Lamborghini’s Huracan Evo is a scintillating, stimulating and unadulterated driving machine. This can be attributed to Lerato Matebese who recently travelled to the Western Cape to get behind the wheel of the latest raging bull.
Lambos have always been exuberant in their designs and, in some instances, even impractical for the most part. A case in point is the 1980s Countach, which although remains an iconic sportscar with an equally enchanting chisel design, you simply couldn’t see behind you in the rearview mirror or even rely on the side mirrors as these were equally obsolete in their main function.
Yet, warts and all, it remains a desirable thing as it simply threw caution to the wind and bucked convention that many a rival still envies. The Diablo that followed in the 90s, was an equally emotive design and the wall poster car for many a petrolhead, particularly the SV variant. Since then, the Murcielago, Aventador and the subject of this article, the Huracan Evo, have continued this effable trajectory.
THE HURACAN EVO
Essentially taking a cue from the lightweight Huracan Performante, the Evo is devoid of jutting splitters, side skirts and towering rear deck wing of the lightweight special. Having driven the former in Italy in 2017, it left me suitably impressed by its performance envelope, although it felt rather harsh driving over even slightly bumpy roads. More of a track tool, to be honest, the Performante remains a compelling mid-engine sports car that is decidedly rewarding to drive.
Now the Evo takes over the baton and duly replaces the standard Huracan range boasting two variants, the LP610-2 and LP640-4 -both available in Coupe and Convertible body styles. We spent time at the wheel of the LP640-4 Coupe in a recent jaunt around the Western Cape. While the exterior has only minor updates – the slightly updated lower front valance being the most prudent. The rear spots the most obvious changes with the twin sprouting exhausts now flanked by the rear lights – a trait lifted almost wholesale from the Performante.
The cabin has been updated slightly with a new touchscreen infotainment system that now integrates most of the vehicle’s operations; including climate control, audio and Bluetooth devices to name a few. For while it has a reasonably easy to use interface, it does take some getting used to with settings for the fan speed menu, for instance, not clearly marked on the screen for easy access.
Another bugbear is the indicators located on the steering wheel, which also take some orientation to muster. That said, the new screen does manage to uplift the cabin ambience and imparts a perception of being in more of a contemporary vehicle than was previously the case.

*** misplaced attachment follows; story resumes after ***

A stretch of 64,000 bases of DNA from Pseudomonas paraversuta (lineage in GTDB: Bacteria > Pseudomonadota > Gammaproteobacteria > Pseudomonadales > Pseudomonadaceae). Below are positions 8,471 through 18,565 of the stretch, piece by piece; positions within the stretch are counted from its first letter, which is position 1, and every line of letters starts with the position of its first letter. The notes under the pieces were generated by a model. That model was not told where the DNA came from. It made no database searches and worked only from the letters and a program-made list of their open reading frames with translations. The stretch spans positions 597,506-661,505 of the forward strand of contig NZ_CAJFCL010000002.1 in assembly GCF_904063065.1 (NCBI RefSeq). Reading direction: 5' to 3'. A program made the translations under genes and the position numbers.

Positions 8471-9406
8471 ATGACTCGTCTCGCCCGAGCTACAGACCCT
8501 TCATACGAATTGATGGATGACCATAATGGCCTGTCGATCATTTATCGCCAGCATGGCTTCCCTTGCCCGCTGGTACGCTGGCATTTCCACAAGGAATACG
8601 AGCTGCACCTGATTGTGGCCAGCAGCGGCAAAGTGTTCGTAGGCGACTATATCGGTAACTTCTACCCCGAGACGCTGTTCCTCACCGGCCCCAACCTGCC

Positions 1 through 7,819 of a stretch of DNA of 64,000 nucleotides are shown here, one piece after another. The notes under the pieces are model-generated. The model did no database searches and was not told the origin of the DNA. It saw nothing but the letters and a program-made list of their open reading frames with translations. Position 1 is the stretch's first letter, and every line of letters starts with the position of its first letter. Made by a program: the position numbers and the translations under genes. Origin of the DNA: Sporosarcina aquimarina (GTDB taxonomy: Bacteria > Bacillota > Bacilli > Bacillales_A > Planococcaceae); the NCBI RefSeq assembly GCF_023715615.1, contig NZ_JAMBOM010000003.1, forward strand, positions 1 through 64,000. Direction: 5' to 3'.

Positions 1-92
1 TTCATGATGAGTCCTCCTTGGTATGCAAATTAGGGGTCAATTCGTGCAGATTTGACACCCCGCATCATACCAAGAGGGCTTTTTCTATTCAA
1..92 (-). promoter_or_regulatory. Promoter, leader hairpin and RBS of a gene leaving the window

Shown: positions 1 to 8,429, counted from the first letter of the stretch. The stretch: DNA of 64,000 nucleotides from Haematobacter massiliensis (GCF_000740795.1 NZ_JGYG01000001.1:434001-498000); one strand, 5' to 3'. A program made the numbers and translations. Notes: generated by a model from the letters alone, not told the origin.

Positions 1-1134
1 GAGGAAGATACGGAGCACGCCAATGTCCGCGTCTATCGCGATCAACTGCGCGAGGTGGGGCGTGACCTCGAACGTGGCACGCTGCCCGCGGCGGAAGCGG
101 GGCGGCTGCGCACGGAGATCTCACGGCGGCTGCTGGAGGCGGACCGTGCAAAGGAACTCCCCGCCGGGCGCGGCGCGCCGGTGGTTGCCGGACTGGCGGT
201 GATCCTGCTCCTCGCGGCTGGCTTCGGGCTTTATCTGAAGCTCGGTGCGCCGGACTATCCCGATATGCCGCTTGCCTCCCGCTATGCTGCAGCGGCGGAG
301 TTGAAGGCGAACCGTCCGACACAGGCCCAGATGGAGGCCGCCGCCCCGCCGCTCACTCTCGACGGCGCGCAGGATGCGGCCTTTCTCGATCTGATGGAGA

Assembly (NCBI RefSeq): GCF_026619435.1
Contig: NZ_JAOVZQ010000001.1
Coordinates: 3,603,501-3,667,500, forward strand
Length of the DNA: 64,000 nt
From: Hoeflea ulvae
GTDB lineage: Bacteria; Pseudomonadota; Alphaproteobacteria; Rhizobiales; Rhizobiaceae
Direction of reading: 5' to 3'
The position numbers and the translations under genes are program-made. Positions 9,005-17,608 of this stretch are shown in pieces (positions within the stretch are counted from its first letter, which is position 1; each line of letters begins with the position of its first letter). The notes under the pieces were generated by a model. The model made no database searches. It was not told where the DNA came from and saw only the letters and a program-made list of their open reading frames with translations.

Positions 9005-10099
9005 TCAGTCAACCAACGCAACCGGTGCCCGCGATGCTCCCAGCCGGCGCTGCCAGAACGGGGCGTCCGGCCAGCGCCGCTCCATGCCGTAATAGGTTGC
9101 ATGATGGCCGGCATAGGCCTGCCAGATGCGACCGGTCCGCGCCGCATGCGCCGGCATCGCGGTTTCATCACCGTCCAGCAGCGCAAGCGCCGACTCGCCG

WHAT MOTIVATES THE EVO?
As far as engines go, the Evo has one of the most spectacular and lusty power units currently on sale. In an era where force-fed turbocharging is more the rule than the exception, it is rather refreshing to have a large capacity, atmospheric engine that revs to the heavens at your beck and call. In this instance, the Huracan Evo boasts the tried and tested 5.2-litre V10 engine that pushes out 470 kW at 8,000 r/min and 600 Nm at 6,500 r/min.
All this fury is harnessed through a slick 7-speed dual-clutch transmission and all-wheel-drive. Acceleration from rest to 100 km/h is pegged at 2.9 seconds, the zero to 200 km/h, meanwhile, comes up in 9 seconds and the terminal velocity is 325 km/h. There are three driving modes at your disposal, the default Strada (Road), Sport, and Corsa (Race) to suit your driving environment and mood accordingly.
HOW DOES THIS TRANSLATE ON THE ROAD?
Sitting exceptionally low in your seat and looking out of the steeply raked window, you initially feel a tad claustrophobic, but surprisingly you quickly acclimatise once on the move. Everything about the Huracan Evo is driver-eccentric with both the steering wheel and seat adjustments offering great scope. The engine nestling just behind your head constantly fizzes with a cacophony and chatter that will get you giddy from the get-go. The transmission is ever so adept and deft at doing the mundane low-speed urban driving as it is shifting in manual mode at the upper echelons of the rev range.
Driving the Huracan Evo in anger is a rewarding spectacle with Sport mode being the best median for road exploits, while Corsa is perhaps a tad too aggressive for road conditions and more a reserve for track driving exploits. That said, the Huracan Evo has a linear power delivery that eggs you to unreel the engine to its 8,500 r/min red line, which plasters a smile on your face that will leave the Joker from the Batman comic strip in an uncontrollable cloud of envy.
It goes and stops as well, but it is the sublime handling that will leave you stupefied. Letting the vehicle loose through some tight and gentle switchbacks, the Huracan Evo displays prodigious, leech-like grip levels that implore you to find the grip threshold, which is admittedly higher than what you might fathom.
The engine remains a masterpiece, the crown jewel and the epicentre of the Huracan Evo’s character. It wails and belches with a timbre that culminates in a metallic crescendo that will have the hairs on your neck and arms stand on end. It is, unequivocally so, one of the best production engines of our era.
Report by LERATO MATEBESE | Images © LAMBORGHINI